Scott Martindale, senior managing director for Sabrient Systems, compares ETFs tracking different geographical regions
With the tremendous growth in ETFs and electronic trading platforms for access to global exchanges, the self-directed investor has more choices than ever. But how to evaluate the vast array of choices?
In general, one begins with a broad asset allocation decision among asset classes like equities, fixed income, commodities, and real estate. Within each asset class more specific investment decisions must be made, and the preponderance of choices among ETFs has made it easier to invest in baskets of stocks such that stock-specific, or unsystematic risk can be minimized.
In the equity portion of a portfolio, investors may choose a rotation strategy among global geographical regions and then perhaps drill down further to specific countries within the selected region. Investors can perhaps go further to select specific industrial sectors within a given country and then even individual stocks within those sectors.
Comparing geographic regions
Let’s focus on identifying the most desirable geographical regions. There are fundamental analysts who will perform top-down analysis considering factors like currencies, demographics, regulatory environment, education, technological trends and innovation. On the other hand, a technical analyst will rely upon historical trends of price, volume, and accumulation/distribution in an attempt to extrapolate future direction.
US-based quantitative research firm Sabrient Systems employs a proprietary “SectorCast-ETF” ranking model that seeks to quantify both technicals/investor sentiment as well as fundamentals/analyst sentiment. The model creates a bottom-up composite profile of a given basket of stocks, such as an ETF, for relative rankings.
As each ETF is unique with its own set of underlying stocks and relative weightings, different ETFs that seek to represent Europe or Asia or the US will score somewhat differently. For this article, I am comparing five ETFs that trade on US exchanges. Three comprise prominent firms in Europe, Asia, and Emerging Markets through American Depository Receipts (ADRs). I am comparing them against two ETFs that represent US large caps and US small caps.
These ETFs comprise the BLDRS Europe 100 ADR index (ADRU), the BLDRS Asia 50 ADR index (ADRE), the BLDRS Emerging Markets ADR index (ADRA), the SPDR S&P 500 ETF Trust (SPY) and the iShares Trust Russell 2000 (IWM).
Normally it is like apples and oranges when trying to compare stocks from different countries that trade on different exchanges, due to differences in accounting standards, reporting practices and exchange listing requirements. However, because so many international stocks fulfil US listing requirements in order to trade as ADRs, that chasm has been bridged and meaningful comparisons can be made.
The Outlook rank employs a fundamentals-based multi-factor algorithm that includes current and projected valuation, earnings growth consensus forecasts, trends in Wall Street analyst revisions to their earnings estimates and various return ratios. The Bull and Bear ranks quantify investor sentiment by measuring how the ETF’s underlying equities have tended to perform over the previous two months on particularly strong or weak market days, respectively. Each is scored on a scale of zero to 100, with higher scores better. As you can see, none of the ETFs score at the extremes since each is broadly diversified across sectors.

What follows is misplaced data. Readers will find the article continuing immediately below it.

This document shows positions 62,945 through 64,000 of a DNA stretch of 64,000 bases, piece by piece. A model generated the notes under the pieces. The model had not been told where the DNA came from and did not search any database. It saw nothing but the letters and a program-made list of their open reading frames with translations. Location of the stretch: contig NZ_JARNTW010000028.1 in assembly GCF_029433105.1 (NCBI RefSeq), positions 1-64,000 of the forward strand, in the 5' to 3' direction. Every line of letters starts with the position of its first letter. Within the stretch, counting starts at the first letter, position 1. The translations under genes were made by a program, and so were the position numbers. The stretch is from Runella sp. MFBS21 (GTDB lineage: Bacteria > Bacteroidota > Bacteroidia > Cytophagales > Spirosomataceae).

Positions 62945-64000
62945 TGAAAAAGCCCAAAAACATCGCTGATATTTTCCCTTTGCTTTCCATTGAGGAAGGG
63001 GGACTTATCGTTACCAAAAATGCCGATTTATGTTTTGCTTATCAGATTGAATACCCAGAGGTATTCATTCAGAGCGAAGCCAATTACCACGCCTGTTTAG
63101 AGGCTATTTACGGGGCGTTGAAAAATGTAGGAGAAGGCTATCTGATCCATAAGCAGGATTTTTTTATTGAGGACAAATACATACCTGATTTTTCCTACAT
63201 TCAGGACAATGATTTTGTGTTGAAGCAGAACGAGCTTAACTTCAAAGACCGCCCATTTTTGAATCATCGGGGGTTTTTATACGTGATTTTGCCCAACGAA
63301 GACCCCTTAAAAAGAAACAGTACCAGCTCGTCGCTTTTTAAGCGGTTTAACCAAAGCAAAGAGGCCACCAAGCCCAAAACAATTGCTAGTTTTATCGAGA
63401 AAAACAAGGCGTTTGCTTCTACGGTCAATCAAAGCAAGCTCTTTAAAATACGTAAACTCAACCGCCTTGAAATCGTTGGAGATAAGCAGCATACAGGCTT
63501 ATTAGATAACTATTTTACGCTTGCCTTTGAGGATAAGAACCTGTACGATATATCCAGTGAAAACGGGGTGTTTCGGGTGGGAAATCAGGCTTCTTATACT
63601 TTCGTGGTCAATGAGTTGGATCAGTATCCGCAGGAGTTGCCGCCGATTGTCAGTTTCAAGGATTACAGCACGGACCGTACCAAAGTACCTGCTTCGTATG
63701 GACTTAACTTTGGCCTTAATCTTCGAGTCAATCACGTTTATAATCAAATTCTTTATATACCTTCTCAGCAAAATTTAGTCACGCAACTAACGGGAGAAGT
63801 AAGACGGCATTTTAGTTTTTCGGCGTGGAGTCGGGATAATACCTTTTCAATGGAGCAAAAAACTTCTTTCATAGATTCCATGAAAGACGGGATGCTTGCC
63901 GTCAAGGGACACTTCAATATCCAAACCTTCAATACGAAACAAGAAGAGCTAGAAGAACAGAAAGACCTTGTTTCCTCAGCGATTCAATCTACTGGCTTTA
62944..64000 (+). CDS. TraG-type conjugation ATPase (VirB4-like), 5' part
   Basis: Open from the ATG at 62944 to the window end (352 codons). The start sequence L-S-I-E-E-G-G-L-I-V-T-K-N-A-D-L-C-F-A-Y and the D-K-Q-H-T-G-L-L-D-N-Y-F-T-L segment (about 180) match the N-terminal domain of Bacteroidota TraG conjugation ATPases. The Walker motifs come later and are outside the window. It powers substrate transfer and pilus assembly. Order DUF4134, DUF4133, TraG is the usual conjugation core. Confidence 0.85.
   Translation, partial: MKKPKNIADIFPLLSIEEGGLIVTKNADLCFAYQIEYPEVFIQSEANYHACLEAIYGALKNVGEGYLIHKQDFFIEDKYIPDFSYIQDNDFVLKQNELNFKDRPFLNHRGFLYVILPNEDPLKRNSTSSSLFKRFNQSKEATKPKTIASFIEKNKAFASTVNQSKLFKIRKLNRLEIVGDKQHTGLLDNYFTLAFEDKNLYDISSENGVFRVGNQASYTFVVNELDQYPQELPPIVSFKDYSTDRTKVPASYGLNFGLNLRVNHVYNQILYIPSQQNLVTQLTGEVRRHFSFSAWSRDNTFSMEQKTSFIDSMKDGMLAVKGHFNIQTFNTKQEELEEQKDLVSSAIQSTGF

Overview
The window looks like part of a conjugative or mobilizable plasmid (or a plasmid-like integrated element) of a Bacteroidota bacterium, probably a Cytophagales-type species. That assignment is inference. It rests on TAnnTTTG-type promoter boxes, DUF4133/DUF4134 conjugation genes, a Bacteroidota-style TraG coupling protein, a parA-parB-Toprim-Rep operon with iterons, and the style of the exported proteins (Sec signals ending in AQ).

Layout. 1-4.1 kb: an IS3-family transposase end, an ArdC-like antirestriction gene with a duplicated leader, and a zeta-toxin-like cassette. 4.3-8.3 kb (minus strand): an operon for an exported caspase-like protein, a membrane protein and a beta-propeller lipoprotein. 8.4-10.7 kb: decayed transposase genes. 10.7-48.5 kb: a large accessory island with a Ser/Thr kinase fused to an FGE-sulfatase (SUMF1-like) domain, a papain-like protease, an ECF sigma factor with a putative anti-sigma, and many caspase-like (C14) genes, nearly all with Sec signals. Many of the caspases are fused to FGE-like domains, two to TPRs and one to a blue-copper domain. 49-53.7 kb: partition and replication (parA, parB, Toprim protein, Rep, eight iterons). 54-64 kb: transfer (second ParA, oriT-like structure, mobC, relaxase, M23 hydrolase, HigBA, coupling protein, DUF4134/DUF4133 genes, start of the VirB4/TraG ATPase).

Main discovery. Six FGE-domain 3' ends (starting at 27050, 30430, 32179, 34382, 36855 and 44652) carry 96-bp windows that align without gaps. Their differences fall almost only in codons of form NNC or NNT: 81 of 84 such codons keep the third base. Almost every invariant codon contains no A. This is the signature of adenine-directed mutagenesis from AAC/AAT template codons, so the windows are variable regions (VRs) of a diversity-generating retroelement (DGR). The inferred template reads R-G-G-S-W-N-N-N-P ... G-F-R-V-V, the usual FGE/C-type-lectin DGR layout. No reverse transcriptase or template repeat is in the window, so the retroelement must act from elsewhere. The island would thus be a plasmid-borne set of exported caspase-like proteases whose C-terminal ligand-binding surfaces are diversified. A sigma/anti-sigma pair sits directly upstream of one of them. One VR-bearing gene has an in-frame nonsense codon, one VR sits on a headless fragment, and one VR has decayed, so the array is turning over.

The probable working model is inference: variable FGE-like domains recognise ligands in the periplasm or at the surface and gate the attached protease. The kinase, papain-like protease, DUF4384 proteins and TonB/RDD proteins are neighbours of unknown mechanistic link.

Also, broad market-cap weighted indices favour growth over value, which tends to lead to lower Bear scores. Not surprisingly, the highest Bull scores among this group come from the US small caps and Emerging Markets, since these tend to comprise more speculative issues.
Given that prominent market pundits are predicting everything from the “crash of 2010 coming” to “major surge ahead” for the US and global stock markets, it is helpful to an investor to understand what each of these scores say about how a given ETF might be expected to perform in either a further technical breakout or a nasty sell-off.
Not surprisingly after such strong recent performance among small caps, IWM is showing the worst forward-looking value among the group but also the highest Bull score, which is typical of what many observers are calling a “junk rally” in which the more speculative issues lead.
You might be curious to know how ETF scores and performance have tracked lately. The lower part of the table shows Europe and Asia have underperformed between mid-March and mid-April. As global markets have been bullish, not surprisingly this has translated into significantly lower bull scores for ADRU and ADRA. However, Europe’s Outlook score has increased as relative valuations have improved while analysts have been upgrading estimates. On the other hand, Asia’s Outlook score has decreased due to more analysts reducing estimates.
So what exactly are the latest scores suggesting to global investors for the next few months? Well, from a fundamental valuation standpoint, Europe is looking quite good relative to Asia, Emerging Markets and US large and small caps. The table is also saying that if you fear the potential for a significant market pullback but wish to stay invested, the SPY is a safer bet. But if you would like to be best positioned for further upside in the international equity markets, Europe has been lagging and is showing the most compelling values.
Scott is senior managing director for Sabrient Systems, an independent quantitative equity research firm based in the US. Scott has worked in management consulting and a variety of managerial, analytical, and engineering positions with Chevron.
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